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mental health survivors, carers, therapist, family and friends
By Steve Walter in conversation with Jenny Bloomer

ISBN: 978-1-84991-853-4
Published: 2012
Pages: 384
Key Themes: Mental Ill-Health, Depression, Schizophrenia, Recovery


Voices… tells the real-life stories of different people’s experiences of mental ill-health, from the point of view of sufferers and carers, family and friends spanning a range of ages and backgrounds, from mild depression to schizophrenia, from the younger woman to the older man; plus commentary and conversation with a qualified and experienced psychotherapist. It also weaves a narrative, which tells of the author overcoming his condition and performing his own story at the Brighton and Edinburgh Festival Fringe.

About the Author

Steve first experienced ‘An Acute Psychotic Episode’ in June 1997 and then again two years later in 1999. His story of having bipolar affective disorder is told in Fast Train Approaching…

From 2001 he was an Ambassador for the government’s mind out for mental health campaign. He has worked extensively with the Employers’ Forum on Disability delivering a variety of presentations and has also advised companies directly on managing mental health in their workforce.

Having written of his experience of bipolar he decided to write Voices to capture other people’s experience of mental ill health. He weaves these voices in with the story of presenting his own show at the Brighton and Edinburgh Festival Fringes with musician Steve Antoni, Peter Wilson and sons with combined spoken word and song. The show has been warmly received and is described in Voices.

Book Extract

After my first book, Fast Train Approaching…I am writing this to embrace other people’s
experience of mental ill-health, not only my own. These original voices – true-life stories from
the edge – share differing perspectives from friends, relations, and strangers becoming friends,
on surviving fractures of the mind both first hand (or as care givers), and range from mild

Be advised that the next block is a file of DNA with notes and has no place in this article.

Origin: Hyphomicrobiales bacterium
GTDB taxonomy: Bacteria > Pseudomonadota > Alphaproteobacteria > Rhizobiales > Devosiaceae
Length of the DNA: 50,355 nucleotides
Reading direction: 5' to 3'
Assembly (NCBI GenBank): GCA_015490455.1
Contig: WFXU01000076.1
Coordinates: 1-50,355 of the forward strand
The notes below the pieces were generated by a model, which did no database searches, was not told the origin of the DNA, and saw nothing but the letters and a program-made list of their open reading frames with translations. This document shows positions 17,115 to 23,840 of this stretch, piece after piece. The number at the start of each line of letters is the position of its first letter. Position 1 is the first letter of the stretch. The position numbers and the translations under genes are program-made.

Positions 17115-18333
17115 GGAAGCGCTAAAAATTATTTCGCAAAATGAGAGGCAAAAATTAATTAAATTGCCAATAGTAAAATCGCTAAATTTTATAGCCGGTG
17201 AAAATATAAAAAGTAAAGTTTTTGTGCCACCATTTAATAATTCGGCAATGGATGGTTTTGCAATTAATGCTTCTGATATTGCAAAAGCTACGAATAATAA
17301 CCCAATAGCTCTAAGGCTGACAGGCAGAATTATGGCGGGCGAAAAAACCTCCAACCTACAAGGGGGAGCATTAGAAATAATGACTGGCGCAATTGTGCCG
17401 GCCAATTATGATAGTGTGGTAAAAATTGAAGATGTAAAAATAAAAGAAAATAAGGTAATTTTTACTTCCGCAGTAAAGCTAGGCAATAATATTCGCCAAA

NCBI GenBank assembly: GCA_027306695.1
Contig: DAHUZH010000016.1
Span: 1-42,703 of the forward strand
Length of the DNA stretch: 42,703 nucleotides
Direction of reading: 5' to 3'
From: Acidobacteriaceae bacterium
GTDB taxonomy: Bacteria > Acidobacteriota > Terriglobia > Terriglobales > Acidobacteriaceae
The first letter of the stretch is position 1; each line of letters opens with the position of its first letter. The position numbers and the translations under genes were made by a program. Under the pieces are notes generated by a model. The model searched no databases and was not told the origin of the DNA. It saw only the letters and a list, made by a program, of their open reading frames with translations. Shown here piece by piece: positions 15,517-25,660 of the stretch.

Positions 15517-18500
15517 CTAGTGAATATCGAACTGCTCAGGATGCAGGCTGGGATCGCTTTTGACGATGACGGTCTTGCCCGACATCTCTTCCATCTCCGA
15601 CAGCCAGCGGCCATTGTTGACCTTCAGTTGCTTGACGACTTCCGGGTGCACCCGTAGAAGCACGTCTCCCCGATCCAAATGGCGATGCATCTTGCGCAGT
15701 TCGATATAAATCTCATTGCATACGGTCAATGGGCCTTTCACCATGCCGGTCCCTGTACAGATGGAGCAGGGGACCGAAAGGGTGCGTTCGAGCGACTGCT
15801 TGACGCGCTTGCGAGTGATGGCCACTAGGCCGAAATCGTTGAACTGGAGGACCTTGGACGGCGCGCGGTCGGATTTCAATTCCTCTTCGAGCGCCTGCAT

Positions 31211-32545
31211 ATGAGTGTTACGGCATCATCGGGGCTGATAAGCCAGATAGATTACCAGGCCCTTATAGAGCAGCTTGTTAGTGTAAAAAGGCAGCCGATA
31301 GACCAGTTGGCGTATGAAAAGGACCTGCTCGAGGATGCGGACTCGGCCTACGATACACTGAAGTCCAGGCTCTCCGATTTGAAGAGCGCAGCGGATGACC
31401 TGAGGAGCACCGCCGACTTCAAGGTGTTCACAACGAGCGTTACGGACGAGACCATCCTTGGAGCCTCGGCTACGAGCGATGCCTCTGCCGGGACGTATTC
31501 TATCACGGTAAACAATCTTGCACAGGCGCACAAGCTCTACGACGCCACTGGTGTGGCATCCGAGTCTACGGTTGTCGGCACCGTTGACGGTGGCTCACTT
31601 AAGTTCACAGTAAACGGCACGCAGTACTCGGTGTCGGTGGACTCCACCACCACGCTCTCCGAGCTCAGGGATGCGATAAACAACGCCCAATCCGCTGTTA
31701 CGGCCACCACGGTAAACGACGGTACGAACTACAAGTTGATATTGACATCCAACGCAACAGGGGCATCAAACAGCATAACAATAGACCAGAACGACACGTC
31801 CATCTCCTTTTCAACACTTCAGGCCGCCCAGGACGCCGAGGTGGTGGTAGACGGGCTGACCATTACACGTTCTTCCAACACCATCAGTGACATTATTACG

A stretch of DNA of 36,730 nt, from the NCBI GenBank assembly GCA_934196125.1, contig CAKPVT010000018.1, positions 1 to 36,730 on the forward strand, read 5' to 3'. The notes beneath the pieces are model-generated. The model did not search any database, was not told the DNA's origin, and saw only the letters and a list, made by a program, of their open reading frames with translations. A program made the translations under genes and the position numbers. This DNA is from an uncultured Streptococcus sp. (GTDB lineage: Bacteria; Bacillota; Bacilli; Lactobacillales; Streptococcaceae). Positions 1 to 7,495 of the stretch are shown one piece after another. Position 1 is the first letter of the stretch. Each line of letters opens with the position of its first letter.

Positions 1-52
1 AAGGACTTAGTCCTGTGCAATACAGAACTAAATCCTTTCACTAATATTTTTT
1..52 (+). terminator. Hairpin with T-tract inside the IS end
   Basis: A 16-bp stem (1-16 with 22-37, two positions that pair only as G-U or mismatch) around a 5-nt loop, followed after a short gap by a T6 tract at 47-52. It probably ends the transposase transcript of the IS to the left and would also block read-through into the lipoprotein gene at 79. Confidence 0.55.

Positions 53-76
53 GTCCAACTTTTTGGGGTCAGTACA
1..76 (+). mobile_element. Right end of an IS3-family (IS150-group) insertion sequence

depression to schizophrenia, from the younger woman to the older man.
This book is for those who may identify with these stories, whether directly or through caring
for friends and relations who have had, or may yet have, similar experiences. One in four of us
will have a common mental health problem at some time in our lives and about 1% of us will
live with a severe mental illness, such as schizophrenia, bipolar disorder or severe depression,
which may require continuing, treatment and care. However, remember this…
…a person with an anxiety disorder can be housebound and require intensive support
from a carer, whereas a person with schizophrenia can lead a normal life in all respects
other than the subjective experience of their symptoms.
Mental Health and Work, Royal College of Psychiatrists, 2008
Describing our state of mental health goes to the root of our being. As we attempt to define or
express a sense of who and what we really are, we can be led deep into creativity and even
into the realm of spirit. And when we are shaken, when we lose that connection with the real
and stumble into illness, we become strangers to those close to us, those who care for us.
Before each of these stories, heading every chapter, are a series of movements from the yang
24 style of Tai Chi1. I have chosen this meditation of spirit in movement since Tai Chi has
played a major part in my growth and healing following my experience of breakdown. The body
dancing in slow motion, realizing moments of reflection, of focus and reaching different states
of being.


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